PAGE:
Spring is in the air! We are quickly approaching the warmer Spring and Summer weather. Or, perhaps, you're living somewhere that it's already warm. Lucky you!
Wearing your baby can be a lovely cozy snuggly affair in the cooler months, but hot weather can be dangerous for babies as they may be affected adversely by the heat. Babies and young children can’t cool themselves as well as adults so they’re more at risk of overheating and developing a heat-related illness.
So, do we have to give up our hands-free snuggles when the sun comes out?
No! You can still enjoy wearing your baby even when it's hot out, as long as you follow our hot weather tips. The Beluga Wrap was designed to be as cool and breathable as possible in the heat and humidity.
1) Dress lightly. Your baby wrap or carrier acts as an extra layer of clothing for both you and baby. Carry an extra layer, like a cardigan, to put on over top if you need it as the evening gets cooler, but keep your base layer light. Natural fabrics like bamboo, linen, hemp and organic cotton tend to be thermally regulating and cooler for both baby and mom. They are also naturally sweat-wicking which means that the sweat stays off the skin. If your baby is going to be in the wrap, don't be afraid to just have them in a diaper, since the wrap will be covering most of their body.
2) Stay in the shade. Sunscreen is not recommended for babies less than six months old, so hats, a parasol ( my fave!), or a good old fashioned tree are best.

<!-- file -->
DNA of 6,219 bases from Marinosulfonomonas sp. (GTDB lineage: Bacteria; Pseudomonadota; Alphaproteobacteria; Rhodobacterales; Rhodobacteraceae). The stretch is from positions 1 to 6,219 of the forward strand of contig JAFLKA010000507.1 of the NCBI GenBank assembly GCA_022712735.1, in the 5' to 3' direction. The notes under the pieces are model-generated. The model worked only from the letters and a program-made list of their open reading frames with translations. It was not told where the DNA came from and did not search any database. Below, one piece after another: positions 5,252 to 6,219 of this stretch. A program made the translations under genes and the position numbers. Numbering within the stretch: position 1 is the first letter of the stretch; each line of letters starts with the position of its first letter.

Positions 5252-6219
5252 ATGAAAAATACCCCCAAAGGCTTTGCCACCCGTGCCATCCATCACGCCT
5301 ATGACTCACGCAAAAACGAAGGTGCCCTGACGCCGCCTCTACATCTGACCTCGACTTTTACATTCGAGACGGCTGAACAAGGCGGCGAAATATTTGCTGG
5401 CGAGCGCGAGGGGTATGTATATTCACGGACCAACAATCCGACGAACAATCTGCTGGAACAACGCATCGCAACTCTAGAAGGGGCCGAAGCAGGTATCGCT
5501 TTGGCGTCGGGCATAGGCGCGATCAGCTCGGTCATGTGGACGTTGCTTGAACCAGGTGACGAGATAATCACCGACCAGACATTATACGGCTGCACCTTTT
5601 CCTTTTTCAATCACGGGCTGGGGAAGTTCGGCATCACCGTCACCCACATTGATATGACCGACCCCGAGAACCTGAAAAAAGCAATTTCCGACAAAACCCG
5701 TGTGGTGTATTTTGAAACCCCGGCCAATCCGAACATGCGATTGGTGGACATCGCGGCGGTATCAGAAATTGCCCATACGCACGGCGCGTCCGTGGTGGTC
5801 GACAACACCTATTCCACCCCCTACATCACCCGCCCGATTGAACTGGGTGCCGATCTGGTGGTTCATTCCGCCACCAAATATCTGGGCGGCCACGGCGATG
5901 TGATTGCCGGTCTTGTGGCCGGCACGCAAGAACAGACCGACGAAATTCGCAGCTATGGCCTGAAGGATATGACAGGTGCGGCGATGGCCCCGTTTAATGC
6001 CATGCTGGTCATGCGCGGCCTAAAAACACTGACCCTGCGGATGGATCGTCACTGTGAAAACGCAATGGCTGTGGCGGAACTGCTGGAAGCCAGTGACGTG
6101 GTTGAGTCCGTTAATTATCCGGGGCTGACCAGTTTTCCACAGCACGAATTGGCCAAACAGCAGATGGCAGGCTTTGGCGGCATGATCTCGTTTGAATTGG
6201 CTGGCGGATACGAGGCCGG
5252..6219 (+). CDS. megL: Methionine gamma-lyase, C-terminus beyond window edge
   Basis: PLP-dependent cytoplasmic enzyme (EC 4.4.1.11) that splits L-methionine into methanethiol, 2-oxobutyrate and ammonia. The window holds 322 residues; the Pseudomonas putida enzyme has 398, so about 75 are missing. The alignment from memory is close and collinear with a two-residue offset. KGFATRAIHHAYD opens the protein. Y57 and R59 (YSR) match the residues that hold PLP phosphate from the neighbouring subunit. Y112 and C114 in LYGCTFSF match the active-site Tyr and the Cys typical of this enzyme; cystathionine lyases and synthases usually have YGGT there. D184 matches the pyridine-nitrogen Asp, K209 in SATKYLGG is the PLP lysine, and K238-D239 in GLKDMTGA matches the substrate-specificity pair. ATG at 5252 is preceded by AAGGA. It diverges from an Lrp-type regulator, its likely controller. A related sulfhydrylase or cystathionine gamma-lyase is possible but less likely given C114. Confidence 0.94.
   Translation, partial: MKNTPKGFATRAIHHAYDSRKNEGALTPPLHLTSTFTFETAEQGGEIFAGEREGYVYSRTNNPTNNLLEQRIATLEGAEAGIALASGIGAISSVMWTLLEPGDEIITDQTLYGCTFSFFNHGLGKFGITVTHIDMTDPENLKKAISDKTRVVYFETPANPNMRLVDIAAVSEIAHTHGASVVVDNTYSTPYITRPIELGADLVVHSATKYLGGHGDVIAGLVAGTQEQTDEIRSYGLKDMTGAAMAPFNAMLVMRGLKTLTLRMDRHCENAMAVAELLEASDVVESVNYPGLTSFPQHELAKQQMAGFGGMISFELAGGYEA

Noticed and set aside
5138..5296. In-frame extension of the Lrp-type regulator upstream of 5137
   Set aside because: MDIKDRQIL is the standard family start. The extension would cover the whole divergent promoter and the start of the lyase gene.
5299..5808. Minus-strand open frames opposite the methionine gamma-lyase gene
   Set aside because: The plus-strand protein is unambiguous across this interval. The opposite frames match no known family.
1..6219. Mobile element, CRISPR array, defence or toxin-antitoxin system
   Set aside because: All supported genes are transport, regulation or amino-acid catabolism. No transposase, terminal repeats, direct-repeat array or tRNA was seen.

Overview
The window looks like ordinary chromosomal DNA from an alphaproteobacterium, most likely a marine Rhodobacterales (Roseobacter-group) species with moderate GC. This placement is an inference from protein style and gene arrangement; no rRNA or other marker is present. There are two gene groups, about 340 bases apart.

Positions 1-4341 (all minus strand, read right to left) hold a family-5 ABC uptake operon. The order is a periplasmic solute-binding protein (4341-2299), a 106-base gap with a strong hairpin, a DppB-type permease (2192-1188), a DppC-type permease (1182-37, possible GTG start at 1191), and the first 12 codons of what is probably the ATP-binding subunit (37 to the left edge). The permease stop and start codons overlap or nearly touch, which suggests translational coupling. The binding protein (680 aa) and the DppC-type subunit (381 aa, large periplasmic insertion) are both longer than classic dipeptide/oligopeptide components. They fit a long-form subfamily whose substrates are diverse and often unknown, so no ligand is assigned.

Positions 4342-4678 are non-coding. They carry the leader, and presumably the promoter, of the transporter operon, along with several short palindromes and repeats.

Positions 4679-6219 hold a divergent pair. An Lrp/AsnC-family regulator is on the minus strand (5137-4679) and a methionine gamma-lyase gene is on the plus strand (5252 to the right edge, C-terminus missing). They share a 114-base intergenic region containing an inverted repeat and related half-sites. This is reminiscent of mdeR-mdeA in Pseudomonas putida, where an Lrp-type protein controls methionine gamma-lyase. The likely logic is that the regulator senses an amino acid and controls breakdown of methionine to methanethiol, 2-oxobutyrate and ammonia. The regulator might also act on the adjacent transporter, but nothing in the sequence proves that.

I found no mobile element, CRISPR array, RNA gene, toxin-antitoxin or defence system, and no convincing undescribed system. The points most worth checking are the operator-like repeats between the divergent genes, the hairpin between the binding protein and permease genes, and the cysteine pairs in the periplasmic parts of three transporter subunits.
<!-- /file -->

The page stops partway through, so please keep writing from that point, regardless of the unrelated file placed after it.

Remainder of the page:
3) Sunscreen. Up until recently, it wasn't recommended for babies under six months to wear sunscreen. Now, AAP has updated their guidelines, saying that babies can have baby-safe sunscreen applied to small areas of their bodies like face, hands, and feet.
4) Wear a hat. A wide-brimmed hat made from breathable fabrics, like these ones, are perfect to provide protection to your babies head, neck, and ears.
5) Drink fluids often. It's hard to tell if young babies are thirsty. Letting them nurse, or bottle feed fluids more often is the best way to know that baby is hydrated. Don't forget to hydrate mama more often too!
6) Know of the signs of overheating. Check the nape of your babies neck to discern body temperature. Hands and feet are unreliable, since they're extremities and often much cooler than the body of your baby. If your baby starts to be floppy or more irritable, this could be a sign of heat stress. Immediately take baby somewhere cooler, out of the sun, give more liquids, and take your baby to be checked by a doctor if they don't improve.
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